The importance of storytelling
Every humanitarian aid organization focuses on basic needs, such as food, health, hygiene and education. Yet people affected by trauma and displacement often become isolated, depressed and withdrawn from society.
Social behavior – and in consequence, interacting in social settings – is essential to human development particularly in early childhood. Research has shown that the period from birth up until the age of 5 is a time when an extraordinary number of synapses are being formed in the cortex. Some of these neuronal connections are responsible for social behavior. The richer and more complex these connections are, the more positive an individual’s social behavior will be. And it is human social interactions within communities and families that allow these connections to develop.
In a humanitarian crisis, such as war and natural disasters, social interactions become less frequent or are absent entirely. For children, this means that the development of neurons relating to social parts of the brain becomes stunted. Children turn inward and may even become violent.
Yet, very few programs focus on fostering social communication in a refugee context, because this is considered a luxury, not a basic need. As a result, children lose out on an essential component of human development. The question is how, in a humanitarian-aid setting, to foster and develop that component in a cost-efficient way.
One way is for adults to read aloud to children. We Love Reading (WLR) is a program that fosters love of reading among refugee children in Jordan. WLR focuses on early childhood and thus aims to support child development in one of the most important phases. Reading to young children (even as early as in utero) helps to build and maintain synapses, making the brain stronger and healthier. This has a favorable effect not only on cognition and mental capacity, but also on social skills, and likely leads to a more well-balanced personality.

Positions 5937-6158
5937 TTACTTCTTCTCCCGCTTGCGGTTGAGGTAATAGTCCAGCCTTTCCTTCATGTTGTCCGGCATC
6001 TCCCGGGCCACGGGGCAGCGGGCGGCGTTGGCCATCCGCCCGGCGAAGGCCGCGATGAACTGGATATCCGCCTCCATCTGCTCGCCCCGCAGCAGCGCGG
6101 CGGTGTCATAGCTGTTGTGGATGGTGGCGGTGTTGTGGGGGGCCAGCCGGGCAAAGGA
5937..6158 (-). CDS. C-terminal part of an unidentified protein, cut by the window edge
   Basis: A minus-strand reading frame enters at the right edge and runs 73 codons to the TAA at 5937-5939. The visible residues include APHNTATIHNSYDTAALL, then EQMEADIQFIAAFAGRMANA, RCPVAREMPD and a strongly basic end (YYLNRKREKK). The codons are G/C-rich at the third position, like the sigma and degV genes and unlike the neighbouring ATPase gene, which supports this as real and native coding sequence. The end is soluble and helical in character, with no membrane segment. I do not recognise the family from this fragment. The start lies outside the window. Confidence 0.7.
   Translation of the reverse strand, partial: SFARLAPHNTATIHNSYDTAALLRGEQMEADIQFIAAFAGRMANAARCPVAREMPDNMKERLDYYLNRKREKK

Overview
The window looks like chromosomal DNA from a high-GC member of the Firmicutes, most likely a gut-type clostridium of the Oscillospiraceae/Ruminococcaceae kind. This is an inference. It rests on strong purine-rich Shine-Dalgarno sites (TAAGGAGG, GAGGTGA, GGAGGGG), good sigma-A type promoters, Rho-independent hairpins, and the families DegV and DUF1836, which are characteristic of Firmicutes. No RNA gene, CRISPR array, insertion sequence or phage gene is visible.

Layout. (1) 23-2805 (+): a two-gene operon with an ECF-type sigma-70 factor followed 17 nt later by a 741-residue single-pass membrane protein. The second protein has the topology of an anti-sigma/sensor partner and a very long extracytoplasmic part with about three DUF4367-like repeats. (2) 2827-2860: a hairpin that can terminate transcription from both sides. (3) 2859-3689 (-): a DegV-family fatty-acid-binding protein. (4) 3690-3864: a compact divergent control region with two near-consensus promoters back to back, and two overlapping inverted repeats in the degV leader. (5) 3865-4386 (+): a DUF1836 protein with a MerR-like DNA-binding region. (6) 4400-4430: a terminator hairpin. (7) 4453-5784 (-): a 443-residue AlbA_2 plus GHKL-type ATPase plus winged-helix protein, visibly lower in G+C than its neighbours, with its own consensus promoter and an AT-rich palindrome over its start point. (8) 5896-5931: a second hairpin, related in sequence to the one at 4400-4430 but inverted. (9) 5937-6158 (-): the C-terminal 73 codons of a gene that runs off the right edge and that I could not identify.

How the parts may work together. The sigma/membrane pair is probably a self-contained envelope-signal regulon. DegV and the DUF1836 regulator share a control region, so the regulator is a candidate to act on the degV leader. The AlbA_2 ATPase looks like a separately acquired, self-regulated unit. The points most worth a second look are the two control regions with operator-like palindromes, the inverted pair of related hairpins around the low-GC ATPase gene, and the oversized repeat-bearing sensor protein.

“Reading to young children helps to build and maintain synapses, making the brain stronger and healthier. This has a favorable effect not only on cognition and mental capacity, but also on social skills.”
Being read to in a group setting also promotes interaction. As children carry this experience back with them to their tents, they trigger more social interactions within their families. Parents, too, can participate in these story-telling sessions by observing and learning how to read aloud to their children at home.
Social skill development is of especially great importance in humanitarian crises. Under such adverse conditions, children’s brain development is affected by trauma and, likely is staunched by insufficient interactions with caregivers and lacking formal education.
The WLR program trains adults, called WLR ambassadors, to read to children in public settings. The children benefiting from this program are also allowed to take books home. Accordingly, they can ask their parents to read to them or even try to read to themselves and their siblings or friends. The primary goal of WLR is for reading to become a habit in the household, one that is championed by the child.
Created in 2006 by Rana Dajani, the ‘We Love Reading’ (WLR) program uses a grassroots community-based model to foster children’s love of reading. It relies on local volunteers who organize regular read-aloud sessions in public venues in the community, using books in the local language that are age-appropriate, attractive, and politically neutral. The program has made it possible to create a virtual community using a mobile application that allows learners and trainers to share experiences and knowledge. The application also provides a way to monitor and evaluate the program in the interest of maintaining high quality. WLR has become a social movement that is now operating in 33 countries. In Jordan alone, the project has trained 2,000 women and opened 1,500 libraries, benefiting more than 50,000 children.